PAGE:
Emergency Relief

Family violence? Abuse and neglect? Has your ex taken off with your child? An effective East Texas family law attorney knows there are many types of emergency relief that can protect children and parents quickly and without undue delay. Protective orders, temporary restraining orders, writs of attachment, and writs of habeas corpus are just some examples of the relief available.

Child Support Enforcement

So, you've been ordered to pay child support. What now? Well, first and foremost, you should make sure that you pay it monthly and don't get behind. The Office of the Attorney General enforces child support obligations and has many tools at its disposal to do so, including:

  • Withholding wages
  • Suspending licenses
  • Filing a Motion to Enforce: The OAG can file this motion when you are behind on child support payments (in arrears). It is often granted unless you can show an inability to pay despite your best efforts. This is a very high standard that typically requires a physical or emotional handicap. If granted, you will likely be placed on civil probation (or community supervision), which has specific terms, such as reporting to a probation officer and paying probation fees.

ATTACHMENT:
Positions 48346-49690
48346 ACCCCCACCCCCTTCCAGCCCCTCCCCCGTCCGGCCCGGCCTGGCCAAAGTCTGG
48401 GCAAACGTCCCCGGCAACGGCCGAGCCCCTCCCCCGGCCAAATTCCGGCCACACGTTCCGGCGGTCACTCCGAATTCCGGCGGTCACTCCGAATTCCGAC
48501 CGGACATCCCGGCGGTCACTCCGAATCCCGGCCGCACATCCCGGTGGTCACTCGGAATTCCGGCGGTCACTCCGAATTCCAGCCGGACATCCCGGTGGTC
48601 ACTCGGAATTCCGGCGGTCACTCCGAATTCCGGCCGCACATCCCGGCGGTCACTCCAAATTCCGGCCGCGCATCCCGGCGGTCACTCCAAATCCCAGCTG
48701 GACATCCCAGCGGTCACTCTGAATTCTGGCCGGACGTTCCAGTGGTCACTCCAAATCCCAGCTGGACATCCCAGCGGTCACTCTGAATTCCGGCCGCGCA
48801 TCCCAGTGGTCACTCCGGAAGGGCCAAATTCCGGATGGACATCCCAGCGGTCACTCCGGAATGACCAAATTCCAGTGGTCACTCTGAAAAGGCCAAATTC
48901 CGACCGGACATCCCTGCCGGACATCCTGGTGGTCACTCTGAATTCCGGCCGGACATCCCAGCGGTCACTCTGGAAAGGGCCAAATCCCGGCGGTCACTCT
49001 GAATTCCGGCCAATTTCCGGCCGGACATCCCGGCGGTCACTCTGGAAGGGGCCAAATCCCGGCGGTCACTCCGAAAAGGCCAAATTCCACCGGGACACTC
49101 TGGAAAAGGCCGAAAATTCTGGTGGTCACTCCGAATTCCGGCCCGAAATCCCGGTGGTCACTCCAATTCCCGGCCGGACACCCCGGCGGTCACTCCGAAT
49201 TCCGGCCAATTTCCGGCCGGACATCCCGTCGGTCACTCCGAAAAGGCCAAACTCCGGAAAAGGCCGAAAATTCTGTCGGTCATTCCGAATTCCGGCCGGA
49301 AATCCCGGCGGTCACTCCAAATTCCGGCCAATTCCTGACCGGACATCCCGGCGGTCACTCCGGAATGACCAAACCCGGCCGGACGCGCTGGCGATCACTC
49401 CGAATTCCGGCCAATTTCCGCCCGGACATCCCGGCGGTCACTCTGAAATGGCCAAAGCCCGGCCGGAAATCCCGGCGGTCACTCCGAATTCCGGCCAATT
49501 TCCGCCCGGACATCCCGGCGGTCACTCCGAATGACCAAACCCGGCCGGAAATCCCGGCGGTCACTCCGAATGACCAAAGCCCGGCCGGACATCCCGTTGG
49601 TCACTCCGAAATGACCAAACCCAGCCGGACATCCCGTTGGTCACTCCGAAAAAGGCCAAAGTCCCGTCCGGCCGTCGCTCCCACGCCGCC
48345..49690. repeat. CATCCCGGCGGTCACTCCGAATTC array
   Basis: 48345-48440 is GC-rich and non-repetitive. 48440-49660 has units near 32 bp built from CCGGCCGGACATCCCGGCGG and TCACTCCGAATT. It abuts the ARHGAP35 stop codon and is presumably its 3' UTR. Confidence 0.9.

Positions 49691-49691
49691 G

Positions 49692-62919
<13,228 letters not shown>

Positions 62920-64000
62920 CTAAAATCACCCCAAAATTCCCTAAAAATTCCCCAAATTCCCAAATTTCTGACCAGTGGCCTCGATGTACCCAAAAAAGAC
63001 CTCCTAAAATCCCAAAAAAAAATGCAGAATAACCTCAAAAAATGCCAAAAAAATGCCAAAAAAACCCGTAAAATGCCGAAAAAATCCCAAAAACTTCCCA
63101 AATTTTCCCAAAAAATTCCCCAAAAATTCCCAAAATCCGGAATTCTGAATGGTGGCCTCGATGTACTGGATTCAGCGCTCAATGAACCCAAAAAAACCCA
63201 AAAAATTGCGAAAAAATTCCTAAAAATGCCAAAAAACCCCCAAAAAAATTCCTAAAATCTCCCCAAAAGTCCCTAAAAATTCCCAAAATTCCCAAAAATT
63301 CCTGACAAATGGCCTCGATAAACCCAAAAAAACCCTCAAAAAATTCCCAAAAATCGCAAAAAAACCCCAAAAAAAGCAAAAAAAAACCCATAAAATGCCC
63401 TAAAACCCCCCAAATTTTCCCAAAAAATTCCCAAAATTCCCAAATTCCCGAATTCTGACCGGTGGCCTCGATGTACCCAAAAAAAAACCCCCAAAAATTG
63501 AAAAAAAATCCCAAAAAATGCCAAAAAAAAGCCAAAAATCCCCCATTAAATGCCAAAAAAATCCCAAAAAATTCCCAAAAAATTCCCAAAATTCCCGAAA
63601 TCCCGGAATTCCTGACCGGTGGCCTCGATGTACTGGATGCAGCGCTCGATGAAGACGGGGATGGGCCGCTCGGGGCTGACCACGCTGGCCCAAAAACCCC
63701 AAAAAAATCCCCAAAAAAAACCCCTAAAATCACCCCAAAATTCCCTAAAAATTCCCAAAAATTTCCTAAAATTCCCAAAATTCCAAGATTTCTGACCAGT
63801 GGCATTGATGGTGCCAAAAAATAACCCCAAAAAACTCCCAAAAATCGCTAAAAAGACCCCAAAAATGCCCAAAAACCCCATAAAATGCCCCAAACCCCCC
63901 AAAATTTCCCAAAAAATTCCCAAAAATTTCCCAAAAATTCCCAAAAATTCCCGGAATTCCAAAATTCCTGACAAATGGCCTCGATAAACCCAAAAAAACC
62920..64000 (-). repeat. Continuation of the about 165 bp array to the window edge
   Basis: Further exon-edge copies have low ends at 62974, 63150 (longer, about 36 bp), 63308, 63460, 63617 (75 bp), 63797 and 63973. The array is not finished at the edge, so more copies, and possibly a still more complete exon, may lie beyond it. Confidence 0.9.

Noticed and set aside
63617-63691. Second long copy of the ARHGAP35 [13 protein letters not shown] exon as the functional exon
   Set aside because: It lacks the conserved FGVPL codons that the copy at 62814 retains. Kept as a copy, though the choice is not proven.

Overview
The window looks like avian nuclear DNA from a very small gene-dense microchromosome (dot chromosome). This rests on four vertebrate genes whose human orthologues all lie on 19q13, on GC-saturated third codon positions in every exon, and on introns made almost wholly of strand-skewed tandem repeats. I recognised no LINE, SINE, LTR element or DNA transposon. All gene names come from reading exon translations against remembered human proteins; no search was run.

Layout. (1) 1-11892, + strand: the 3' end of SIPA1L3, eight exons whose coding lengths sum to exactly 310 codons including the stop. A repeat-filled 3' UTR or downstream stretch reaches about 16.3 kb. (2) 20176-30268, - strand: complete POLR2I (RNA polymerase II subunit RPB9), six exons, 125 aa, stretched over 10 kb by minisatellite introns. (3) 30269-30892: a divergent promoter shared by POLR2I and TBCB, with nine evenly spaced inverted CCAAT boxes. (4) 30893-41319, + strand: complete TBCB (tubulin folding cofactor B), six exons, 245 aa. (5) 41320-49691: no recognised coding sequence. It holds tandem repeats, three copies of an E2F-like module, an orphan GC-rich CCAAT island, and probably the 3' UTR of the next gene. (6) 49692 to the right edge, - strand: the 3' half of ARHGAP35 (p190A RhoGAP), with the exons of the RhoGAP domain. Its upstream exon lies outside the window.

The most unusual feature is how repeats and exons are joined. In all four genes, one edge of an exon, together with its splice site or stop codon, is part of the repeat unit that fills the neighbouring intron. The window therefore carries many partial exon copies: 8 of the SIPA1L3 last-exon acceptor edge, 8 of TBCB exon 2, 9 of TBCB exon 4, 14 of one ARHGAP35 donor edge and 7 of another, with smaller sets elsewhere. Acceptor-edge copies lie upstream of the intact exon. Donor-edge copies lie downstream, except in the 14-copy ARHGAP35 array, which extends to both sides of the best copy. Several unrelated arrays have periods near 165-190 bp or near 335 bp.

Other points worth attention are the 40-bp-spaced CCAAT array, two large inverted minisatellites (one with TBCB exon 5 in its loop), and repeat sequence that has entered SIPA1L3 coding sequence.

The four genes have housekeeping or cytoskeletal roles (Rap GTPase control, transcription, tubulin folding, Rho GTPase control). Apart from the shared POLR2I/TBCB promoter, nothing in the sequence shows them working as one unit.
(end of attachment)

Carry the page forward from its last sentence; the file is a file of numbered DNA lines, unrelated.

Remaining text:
• Filing a Motion to Revoke: Failing to abide by the terms of your probation can result in a motion to revoke. If granted, you will likely be placed in jail for 90 days. Smith County is especially strict on probation violators.

Suits To Determine Parentage

Determining parentage, who is the mother or father of the child, is often the first step in many family law proceedings. Parentage, in the case of a man, can be based on one of three prongs: it can be presumed, acknowledged or adjudicated. Until one of these three prongs is established, a man is an alleged father. A presumed or acknowledged father generally has four years to rebut a parent-child relationship, which is often done through genetic testing (DNA). An alleged father, on the other hand, can file a suit to determine parentage at any time.